The Viewing

You are looking for your first, or your next boat. Let’s assume that you have narrowed your boat search down to a few boats that might be suitable. Now we get to the exciting bit. Viewing potential purchases. All you need to do now is view them, and then make a decision. Sounds easy? Sadly, no it’s not. This article is intended to give you a few hints to help you through this potential minefield so that you (eventually) get the right boat for you.

 

Create the short-list

 

The typical purchase process involves doing a boat search (something that Go Earth can assist with) by trawling through a variety of sources. Eventually, you may have a short-list. How many boats should be on your short-list? You may think that one or two are sufficient. After all, you have read the particulars carefully and may have spoken to the broker who assured you that the boat was excellent. The reality is that many of the boats simply turn out to be very unsuitable. What could go wrong? What should you look for? 

 

Possible issues to identify on the viewing 

 

 

You need to view each boat with open eyes. It’s the ‘head vs heart’ syndrome. Definitely do not set your heart on a boat before you have viewed it and thought about it. There are a few things that you can do to ensure that your viewings are not a waste of time. Take your camera with you and photograph all aspects of the boat. This is ideally a good digital SLR if you have one. Fit it with a wide-angle lens, so that you can see more in each photo. It is also handy to have a telephoto lens, so that you can take photos from different angles and distances.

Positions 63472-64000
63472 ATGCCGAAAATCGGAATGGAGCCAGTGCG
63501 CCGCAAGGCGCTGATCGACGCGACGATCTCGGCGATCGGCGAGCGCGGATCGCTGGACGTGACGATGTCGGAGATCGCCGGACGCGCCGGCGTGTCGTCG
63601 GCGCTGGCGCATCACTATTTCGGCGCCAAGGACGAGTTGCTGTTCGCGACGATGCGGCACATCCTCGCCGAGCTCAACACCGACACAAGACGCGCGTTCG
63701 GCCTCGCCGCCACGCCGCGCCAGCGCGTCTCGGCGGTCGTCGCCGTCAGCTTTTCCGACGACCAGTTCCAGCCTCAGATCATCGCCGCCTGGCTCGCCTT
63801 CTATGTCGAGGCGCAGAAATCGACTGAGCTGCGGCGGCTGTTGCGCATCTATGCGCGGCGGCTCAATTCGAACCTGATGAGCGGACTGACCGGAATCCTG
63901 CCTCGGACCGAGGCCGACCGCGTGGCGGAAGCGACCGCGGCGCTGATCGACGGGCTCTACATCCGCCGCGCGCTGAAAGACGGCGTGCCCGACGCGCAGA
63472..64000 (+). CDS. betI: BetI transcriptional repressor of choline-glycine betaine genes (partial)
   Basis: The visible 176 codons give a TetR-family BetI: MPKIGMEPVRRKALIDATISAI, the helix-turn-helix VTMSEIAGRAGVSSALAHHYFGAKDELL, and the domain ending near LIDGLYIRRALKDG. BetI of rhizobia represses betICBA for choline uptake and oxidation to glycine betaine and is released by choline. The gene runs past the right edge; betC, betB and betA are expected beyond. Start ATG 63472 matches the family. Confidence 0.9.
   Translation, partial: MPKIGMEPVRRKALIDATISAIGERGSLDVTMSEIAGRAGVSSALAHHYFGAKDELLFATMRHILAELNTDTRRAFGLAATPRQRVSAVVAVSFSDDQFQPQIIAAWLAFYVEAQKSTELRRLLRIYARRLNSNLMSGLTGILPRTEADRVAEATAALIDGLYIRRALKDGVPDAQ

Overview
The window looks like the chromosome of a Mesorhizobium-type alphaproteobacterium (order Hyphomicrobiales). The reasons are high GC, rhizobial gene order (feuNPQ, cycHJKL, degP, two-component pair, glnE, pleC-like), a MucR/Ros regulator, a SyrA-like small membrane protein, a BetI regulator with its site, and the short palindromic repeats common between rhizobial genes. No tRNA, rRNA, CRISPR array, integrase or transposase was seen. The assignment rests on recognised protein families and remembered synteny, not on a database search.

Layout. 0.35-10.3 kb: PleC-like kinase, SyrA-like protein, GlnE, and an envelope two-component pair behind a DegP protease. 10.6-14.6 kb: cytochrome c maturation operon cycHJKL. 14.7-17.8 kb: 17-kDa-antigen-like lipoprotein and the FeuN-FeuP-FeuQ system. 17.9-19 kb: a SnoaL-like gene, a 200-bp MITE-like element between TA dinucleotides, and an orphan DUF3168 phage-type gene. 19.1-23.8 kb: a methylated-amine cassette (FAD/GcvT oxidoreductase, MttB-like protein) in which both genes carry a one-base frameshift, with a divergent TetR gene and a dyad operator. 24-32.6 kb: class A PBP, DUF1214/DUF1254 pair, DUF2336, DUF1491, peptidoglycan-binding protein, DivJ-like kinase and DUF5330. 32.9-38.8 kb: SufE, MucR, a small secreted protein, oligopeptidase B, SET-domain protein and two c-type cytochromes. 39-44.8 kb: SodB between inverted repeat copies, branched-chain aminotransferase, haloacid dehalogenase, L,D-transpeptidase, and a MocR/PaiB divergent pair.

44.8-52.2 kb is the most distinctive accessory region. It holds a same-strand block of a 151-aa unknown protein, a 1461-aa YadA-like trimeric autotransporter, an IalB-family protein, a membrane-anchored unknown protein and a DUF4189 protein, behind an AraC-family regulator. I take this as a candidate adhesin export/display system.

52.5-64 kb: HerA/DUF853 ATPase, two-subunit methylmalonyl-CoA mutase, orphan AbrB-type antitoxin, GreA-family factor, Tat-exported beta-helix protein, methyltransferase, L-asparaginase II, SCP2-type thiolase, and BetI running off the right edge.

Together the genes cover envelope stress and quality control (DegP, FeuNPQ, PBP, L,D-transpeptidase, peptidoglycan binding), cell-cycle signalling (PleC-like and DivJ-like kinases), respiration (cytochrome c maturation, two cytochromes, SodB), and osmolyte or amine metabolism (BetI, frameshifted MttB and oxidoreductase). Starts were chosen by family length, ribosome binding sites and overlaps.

You should also take a good torch or use the flash on your mobile phone, and ideally bounce the flash off a white or pale surface. This will help you see the darker areas of the boat (such as in the engine bay), without sharp shadows hiding possibly important details. A mobile phone (in addition to your main camera) can be pushed into recesses that a full-size camera cannot reach. Keep a careful record of which photos belong to which boat. Make copious notes during the visit. The whole boat should be examined for obvious signs of damage or problems. For example, we viewed a boat for a client where the area where the mast went through the coach roof had a repair. (See the photos.) That by itself might not have been a cause for concern. However, the repair had been badly done and most importantly, the repair itself seemed to have cracked again, possibly suggesting continuing stress at that point. 

 

On further investigation, we noted a jagged line of gelcoat cracking along the starboard side of the coach roof. Again, there had been attempts to repair this. (See the further photos.) The point is that this investigation suggested the possibility of a major structural event at some time, such as a de-masting causing significant damage. We recommended that our client should not touch this boat with the proverbial bargepole.